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Learning

Knowledge Acquisition, Representation, And Organization

Knowledge acquisition is the process of absorbing and storing new information in memory, the success of which is often gauged by how well the information can later be remembered (retrieved from memory). The process of storing and retrieving information depends heavily on the representation and organization of the information. Moreover, the utility of knowledge can also be influenced by how the information is structured. For example, a bus schedule can be represented in the form of a map or a timetable. On the one hand, a timetable provides quick and easy access to the arrival time for each bus, but does little for finding where a particular stop is situated. On the other hand, a map provides a detailed picture of each bus stop's location, but cannot efficiently communicate bus schedules. Both forms of representation are useful, but it is important to select the representation most appropriate for the task at hand. Similarly, knowledge acquisition can be improved by considering the purpose and function of the desired information.

Knowledge Representation and Organization

There are numerous theories of how knowledge is represented and organized in the mind, including rule-based production models, distributed networks, and propositional models. However, these theories are all fundamentally based on the concept of semantic networks. A semantic network is a method of representing knowledge as a system of connections between concepts in memory.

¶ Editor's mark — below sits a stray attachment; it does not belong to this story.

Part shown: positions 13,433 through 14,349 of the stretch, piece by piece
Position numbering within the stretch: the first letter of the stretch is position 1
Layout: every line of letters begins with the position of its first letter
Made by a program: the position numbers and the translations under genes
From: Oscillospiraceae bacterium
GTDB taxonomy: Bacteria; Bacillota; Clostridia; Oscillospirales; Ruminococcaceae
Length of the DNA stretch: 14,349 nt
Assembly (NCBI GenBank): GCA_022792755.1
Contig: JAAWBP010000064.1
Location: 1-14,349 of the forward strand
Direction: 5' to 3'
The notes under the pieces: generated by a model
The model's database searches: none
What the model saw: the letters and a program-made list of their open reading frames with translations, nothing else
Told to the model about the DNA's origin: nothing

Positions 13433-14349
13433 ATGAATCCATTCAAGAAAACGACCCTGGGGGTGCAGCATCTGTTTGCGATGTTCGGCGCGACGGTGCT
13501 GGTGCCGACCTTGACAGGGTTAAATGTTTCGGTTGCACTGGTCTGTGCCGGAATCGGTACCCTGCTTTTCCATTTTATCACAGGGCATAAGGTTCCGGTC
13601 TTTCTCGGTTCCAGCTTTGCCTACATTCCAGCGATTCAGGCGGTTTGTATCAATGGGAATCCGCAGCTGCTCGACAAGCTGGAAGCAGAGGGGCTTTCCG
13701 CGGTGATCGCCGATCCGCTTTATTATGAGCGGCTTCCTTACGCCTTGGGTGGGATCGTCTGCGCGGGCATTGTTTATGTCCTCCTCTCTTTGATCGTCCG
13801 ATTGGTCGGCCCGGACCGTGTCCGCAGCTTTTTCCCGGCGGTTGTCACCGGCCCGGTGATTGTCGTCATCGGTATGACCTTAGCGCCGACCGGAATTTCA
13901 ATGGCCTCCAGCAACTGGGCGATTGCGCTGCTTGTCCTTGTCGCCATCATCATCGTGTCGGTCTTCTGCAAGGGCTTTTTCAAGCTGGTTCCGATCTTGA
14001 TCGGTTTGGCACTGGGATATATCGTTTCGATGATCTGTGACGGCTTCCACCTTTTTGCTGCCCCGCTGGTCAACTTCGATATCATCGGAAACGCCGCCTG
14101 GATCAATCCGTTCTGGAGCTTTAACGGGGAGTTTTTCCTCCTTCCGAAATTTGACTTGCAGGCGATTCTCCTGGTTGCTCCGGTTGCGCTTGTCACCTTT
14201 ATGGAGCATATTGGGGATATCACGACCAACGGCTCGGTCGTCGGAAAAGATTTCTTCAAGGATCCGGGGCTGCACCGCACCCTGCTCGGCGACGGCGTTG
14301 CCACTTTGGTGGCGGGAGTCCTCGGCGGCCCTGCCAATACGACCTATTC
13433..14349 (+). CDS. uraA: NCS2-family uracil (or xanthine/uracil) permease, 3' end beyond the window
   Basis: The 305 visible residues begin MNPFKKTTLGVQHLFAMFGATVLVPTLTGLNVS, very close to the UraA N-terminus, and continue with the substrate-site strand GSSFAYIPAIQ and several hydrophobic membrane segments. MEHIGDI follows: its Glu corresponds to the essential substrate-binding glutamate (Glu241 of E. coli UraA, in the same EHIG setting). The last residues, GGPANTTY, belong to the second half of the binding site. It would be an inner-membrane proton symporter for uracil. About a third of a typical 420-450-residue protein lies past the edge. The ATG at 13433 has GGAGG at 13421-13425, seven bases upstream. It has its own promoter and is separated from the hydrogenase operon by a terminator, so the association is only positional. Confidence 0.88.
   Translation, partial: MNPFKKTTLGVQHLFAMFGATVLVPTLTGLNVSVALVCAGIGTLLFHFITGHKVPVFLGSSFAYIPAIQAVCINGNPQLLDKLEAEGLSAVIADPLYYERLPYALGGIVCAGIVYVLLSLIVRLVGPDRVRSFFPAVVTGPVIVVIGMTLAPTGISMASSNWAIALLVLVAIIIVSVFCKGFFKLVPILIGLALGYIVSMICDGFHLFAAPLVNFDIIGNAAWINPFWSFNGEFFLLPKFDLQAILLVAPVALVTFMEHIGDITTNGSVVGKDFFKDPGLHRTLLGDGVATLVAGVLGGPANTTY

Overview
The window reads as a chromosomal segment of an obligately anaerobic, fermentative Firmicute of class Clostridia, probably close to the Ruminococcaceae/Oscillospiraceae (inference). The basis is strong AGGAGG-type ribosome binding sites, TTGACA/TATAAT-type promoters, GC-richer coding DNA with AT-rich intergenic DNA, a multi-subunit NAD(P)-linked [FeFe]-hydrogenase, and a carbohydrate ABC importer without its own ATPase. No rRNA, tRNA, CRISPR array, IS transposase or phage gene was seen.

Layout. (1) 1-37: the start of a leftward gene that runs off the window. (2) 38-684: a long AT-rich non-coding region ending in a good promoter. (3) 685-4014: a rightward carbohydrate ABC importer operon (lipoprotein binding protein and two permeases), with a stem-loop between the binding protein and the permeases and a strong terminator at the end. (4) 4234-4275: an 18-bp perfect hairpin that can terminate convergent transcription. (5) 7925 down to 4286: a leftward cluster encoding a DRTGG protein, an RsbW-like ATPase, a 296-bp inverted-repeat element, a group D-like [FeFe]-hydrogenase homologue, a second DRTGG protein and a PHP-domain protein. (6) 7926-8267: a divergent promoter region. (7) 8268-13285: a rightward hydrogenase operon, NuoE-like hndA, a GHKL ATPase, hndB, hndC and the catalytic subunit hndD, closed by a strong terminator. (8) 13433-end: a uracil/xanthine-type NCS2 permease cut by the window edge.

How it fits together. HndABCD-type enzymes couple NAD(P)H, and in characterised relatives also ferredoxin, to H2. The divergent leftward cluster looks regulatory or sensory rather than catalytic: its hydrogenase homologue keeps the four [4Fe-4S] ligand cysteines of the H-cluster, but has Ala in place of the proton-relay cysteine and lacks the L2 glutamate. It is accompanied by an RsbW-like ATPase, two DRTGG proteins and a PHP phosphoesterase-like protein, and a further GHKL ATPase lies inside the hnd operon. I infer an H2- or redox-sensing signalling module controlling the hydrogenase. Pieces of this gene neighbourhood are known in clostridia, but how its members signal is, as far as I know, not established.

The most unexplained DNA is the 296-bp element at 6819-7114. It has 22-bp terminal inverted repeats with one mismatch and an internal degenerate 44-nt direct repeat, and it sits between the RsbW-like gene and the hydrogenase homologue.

Semantic Networks

According to semantic network models, knowledge is organized based on meaning, such that semantically related concepts are interconnected. Knowledge networks are typically represented as diagrams of nodes (i.e., concepts) and links (i.e., relations). The nodes and links are given numerical weights to represent their strengths in memory. In Figure 1, the node representing DOCTOR is strongly related to SCALPEL, whereas NURSE is weakly related to SCALPEL. These link strengths are represented here in terms of line width. Similarly, some nodes in Figure 1 are printed in bold type to represent their strength in memory. Concepts such as DOCTOR and BREAD are more memorable because they are

FIGURE 1

more frequently encountered than concepts such as SCALPEL and CRUST.

Mental excitation, or activation, spreads automatically from one concept to another related concept. For example, thinking of BREAD spreads activation to related concepts, such as BUTTER and CRUST. These concepts are primed, and thus more easily recognized or retrieved from memory. For example, in David Meyer and Roger Schvaneveldt's 1976 study (a typical semantic priming study), a series of words (e.g., BUTTER) and nonwords (e.g., BOTTOR) are presented, and participants deter mine whether each item is a word. A word is more quickly recognized if it follows a semantically related word. For example, BUTTER is more quickly recognized as a word if BREAD precedes it, rather than NURSE. This result supports the assumption that se mantically related concepts are more strongly connected than unrelated concepts.

Network models represent more than simple associations. They must represent the ideas and complex relationships that comprise knowledge and comprehension. For example, the idea "The doctor uses a scalpel" can be represented as the proposition USE (DOCTOR, SCALPEL), which consists of the nodes DOCTOR and SCALPEL and the link USE (see Figure 2). Educators have successfully used similar diagrams, called concept maps, to communicate important relations and attributes among the key concepts of a lesson.